Duban is a sage, or a wise healer, who works for King Yunan who has leprosy. Yunan’s advisor warns the king that Duban is going to try to kill him, and Yunan executes the healer, fearing for his life. Duban gives the king a magic book just before he is beheaded. After the execution, the king reads through the book and later dies because of a secret poison Duban left on the pages.
This famous tale is another that was added by Galland in the 18th century. Ali Baba is a poor but hardworking woodcutter who finds a thieves’ hideout protected by magic, which he enters by saying, ‘Open Sesame.’ The den is filled with treasures, and Ali Baba lets the secret out to his brother Cassim, who is killed by the thieves while trying to steal the treasure. The thieves find out Ali Baba knows how to get into their hideout, so they set off to kill him, but they are outwitted by Ali Baba’s clever slave, Morgiana.
A poor fisherman casts out his net after calling upon God and pulls out a copper jar. When he opens it, pleased to have found something so valuable, a powerful genie is released. Having been kept captive in the jar for so long, the genie is furious with humanity and vows to kill whoever released him. The fisherman, a wise old man, has no success pleading with the genie, so he tricks the genie into returning to the jar. Trapped again, the genie pledges to reward the fisherman with a lake full of exotic fish if he is released. The fisherman agrees and sells the fish to the sultan as the genie instructed. When the sultan investigates the lake where the fish came from, he meets a prince who is half stone. The sultan helps the prince and continues to stay friends with the fisherman.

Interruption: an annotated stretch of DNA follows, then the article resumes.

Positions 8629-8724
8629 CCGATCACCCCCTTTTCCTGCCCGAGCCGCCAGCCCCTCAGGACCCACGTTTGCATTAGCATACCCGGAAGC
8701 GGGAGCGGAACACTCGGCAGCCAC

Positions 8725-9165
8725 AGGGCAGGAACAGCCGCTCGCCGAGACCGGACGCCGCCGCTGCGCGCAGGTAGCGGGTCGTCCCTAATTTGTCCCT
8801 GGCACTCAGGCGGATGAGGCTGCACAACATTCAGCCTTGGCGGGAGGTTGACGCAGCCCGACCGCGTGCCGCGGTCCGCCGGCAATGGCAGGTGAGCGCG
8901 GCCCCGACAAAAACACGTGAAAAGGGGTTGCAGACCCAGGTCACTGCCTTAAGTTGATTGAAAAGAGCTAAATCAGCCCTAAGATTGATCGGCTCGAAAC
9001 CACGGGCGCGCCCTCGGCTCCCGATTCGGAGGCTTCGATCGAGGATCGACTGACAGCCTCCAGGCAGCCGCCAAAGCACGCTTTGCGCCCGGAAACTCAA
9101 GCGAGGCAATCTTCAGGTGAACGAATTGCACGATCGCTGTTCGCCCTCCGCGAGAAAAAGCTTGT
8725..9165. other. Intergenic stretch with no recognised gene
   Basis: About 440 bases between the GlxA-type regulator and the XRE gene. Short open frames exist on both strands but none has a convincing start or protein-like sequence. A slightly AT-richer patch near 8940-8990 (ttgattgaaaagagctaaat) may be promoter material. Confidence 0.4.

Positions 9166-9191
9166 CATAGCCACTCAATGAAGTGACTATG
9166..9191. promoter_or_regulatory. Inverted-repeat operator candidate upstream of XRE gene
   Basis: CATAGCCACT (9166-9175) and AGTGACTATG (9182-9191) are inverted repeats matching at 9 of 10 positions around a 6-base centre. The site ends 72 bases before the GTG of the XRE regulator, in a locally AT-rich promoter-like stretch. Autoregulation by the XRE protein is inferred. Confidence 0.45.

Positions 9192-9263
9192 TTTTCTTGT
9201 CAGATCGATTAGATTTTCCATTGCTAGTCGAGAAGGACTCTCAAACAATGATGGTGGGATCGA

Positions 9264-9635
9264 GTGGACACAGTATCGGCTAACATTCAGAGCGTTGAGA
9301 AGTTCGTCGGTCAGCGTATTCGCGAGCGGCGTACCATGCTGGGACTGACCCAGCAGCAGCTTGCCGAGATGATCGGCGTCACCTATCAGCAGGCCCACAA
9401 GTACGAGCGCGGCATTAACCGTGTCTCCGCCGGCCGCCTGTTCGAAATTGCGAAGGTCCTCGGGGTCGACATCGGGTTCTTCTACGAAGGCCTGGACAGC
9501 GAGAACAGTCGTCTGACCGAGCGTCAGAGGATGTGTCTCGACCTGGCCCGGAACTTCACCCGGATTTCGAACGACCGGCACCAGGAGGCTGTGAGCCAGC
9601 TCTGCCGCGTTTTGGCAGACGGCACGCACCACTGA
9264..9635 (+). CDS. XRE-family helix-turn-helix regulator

Harun al-Rashid, the caliph in the story, asks the famous writer al-Asma’i and the poet Husayn al-Khali to tell him a story. Husayn tells him of visiting Bassorah to present a poem. Husayn went inside a house to ask for a glass of water, and there he met a beautiful woman who confessed her love for a young man who used to pass by the house, but stopped when he saw the woman playing with her slave. Husayn decides to help her meet him again by taking him a note, but the man refuses to come back. When he visits the house a year later, however, he finds the two married.
Three princes all want to marry their cousin Nouronnihar, and the Grand Sultan, their father, guarantees the woman’s hand to the brother who finds the item with the highest value. They each work to bring the best item to the table, including a magic carpet to ride, a magical tube that shows the viewer his deepest wishes, and a healing apple. After finding the items, the princes hear that Nouronnihar is ill, and rather than fighting over her, they bring all of their items together to save her life.
A famous sailor named Sinbad tells the stories of his Homeric travels to a poor porter. The tales include shipwrecks, ferocious beasts, the Old Man of the Sea, and other dangers. The thrill of life at sea leads Sinbad to keep exploring despite the danger, but after his seventh voyage, Sinbad finally decides to settle down. Sinbad’s stories are another famous section of the collection, but they weren’t added until later compilations – they date back to a Turkish collection in 1637.